I have evaluated these two switching states with a “Switch” node. In this evaluation switch node we give two queries. With “On: true”, so if the object “On” is true, it should be forwarded to output 1 and with “On: false”, if the object “On” is false, it should be forwarded to output 2. The evaluation switch node can be found at the category “Functions”. Simply drag this node onto the grid and connect the output of the Volumio switch with the input of the evaluation switch node. After a double click on the evaluation switch node you edit the properties as shown in the picture. It is important that “On” is written the same way, with a capital “O”, otherwise it won’t work. You have to pay attention to the upper and lower case!

Settings of the evaluation switch node
Settings of the evaluation switch node

In the end, your flow should look like this:

Convert the output in Volumio Commands

Now the information at the outputs must be converted into commands that Volumio can understand. For this I have inserted two “Change” nodes, one for each output of the evaluation switch and connected the evaluation switch outputs with the inputs of the new change nodes.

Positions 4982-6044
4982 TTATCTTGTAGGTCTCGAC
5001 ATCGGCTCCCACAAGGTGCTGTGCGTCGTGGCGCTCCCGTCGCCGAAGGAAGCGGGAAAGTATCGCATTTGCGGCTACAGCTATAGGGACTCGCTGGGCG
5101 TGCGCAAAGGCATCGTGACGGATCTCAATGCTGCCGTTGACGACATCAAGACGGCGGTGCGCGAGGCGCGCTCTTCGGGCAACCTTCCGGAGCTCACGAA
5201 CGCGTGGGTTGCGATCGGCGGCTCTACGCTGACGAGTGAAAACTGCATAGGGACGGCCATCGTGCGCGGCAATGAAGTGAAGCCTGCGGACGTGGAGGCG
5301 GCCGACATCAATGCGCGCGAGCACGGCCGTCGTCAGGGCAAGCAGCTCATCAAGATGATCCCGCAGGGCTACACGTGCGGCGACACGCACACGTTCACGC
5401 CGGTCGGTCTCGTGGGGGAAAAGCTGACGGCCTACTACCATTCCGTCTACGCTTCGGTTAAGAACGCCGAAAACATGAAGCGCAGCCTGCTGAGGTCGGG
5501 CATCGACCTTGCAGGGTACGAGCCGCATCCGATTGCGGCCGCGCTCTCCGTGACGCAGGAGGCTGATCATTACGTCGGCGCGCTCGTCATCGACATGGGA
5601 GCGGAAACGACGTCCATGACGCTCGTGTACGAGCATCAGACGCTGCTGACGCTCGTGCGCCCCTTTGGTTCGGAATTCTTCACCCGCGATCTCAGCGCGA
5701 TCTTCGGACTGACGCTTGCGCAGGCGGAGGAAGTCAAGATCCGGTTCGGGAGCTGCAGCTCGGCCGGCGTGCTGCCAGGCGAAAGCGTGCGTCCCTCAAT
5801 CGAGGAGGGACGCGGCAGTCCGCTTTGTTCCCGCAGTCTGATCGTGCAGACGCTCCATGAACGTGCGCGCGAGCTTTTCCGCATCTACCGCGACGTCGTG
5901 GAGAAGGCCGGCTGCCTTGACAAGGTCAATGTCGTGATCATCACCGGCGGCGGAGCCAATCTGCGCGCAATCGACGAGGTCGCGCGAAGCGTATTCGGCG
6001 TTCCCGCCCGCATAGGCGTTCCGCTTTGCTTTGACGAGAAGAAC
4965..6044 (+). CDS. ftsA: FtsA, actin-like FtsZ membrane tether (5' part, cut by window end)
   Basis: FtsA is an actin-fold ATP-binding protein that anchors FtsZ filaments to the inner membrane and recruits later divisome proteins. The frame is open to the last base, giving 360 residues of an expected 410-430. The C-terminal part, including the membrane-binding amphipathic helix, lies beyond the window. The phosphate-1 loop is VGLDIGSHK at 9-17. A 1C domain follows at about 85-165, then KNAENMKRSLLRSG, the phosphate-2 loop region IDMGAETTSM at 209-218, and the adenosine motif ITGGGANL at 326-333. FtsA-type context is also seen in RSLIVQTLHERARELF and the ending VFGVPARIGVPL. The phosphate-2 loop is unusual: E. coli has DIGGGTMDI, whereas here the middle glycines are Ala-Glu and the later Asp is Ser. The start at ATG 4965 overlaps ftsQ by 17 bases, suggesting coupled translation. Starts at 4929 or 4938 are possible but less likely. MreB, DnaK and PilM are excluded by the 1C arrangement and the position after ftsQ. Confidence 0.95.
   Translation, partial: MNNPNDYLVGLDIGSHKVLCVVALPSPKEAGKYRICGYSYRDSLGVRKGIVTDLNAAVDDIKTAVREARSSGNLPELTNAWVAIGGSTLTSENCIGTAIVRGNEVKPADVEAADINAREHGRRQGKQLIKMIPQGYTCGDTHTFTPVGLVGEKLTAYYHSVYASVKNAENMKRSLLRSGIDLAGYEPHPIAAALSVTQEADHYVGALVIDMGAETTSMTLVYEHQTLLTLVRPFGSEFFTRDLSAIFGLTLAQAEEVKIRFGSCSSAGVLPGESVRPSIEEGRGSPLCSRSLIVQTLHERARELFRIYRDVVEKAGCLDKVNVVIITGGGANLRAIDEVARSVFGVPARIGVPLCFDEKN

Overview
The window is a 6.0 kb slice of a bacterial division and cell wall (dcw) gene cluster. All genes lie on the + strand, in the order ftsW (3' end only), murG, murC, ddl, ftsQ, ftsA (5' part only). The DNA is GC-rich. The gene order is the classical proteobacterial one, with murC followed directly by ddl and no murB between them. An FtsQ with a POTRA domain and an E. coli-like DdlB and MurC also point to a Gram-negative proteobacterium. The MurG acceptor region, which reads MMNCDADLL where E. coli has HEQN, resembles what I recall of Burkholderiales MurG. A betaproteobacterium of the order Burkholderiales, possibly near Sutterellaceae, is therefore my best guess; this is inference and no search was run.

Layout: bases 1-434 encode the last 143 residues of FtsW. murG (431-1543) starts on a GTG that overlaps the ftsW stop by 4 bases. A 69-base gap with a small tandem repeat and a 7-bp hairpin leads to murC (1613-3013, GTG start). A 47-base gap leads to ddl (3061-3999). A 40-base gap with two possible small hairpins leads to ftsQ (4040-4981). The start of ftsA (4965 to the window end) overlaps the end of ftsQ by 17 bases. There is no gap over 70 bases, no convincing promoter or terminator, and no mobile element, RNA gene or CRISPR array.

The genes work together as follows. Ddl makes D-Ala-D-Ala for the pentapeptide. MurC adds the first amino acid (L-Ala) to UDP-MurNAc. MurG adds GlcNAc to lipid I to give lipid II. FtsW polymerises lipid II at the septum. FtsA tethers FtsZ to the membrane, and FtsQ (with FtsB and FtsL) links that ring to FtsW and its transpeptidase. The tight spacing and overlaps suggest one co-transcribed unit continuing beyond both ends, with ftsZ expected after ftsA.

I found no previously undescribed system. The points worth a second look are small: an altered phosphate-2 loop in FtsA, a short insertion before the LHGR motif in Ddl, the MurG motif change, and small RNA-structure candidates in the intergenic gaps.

I want to start a playlist in Volumio that contains my favorite radio stations. These stations are in a playlist with the name “Radio”, because I want to change the stations later with a button and that works easier in a playlist. But now to the setting of the Change-Nodes. The Change-Node at output 1 of the Switch-Node is double-clicked and set as follows:

Give command to start playlist in volumio
Give command to start playlist in volumio

The first object that is passed to Volumio is called “event” and contains the Volumio command “playPlaylist”. Now Volumio needs the name of the playlist to start, this is supplied in the object “data”, and my playlist is called “Radio”.
The second change-node is to stop the playback, this must be set as follows:

Change Node settings to stop Volumio
Change Node settings to stop Volumio

The Volumio command “Stop” is now passed in the event object, this requires no further data. For this to work properly I had to delete everything unnecessary from the Payload object in this case. Now comes the moment when we insert the Volumio Command Node! After inserting and connecting our flow should look like this:

In the Volumio Node the IP address of the Volumio device must be stored. So double-click on the Volumio Command Node and then click on the small pencil next to the text “Add new Volumio server…”.

Add a new Volumio Server
Add a new Volumio Server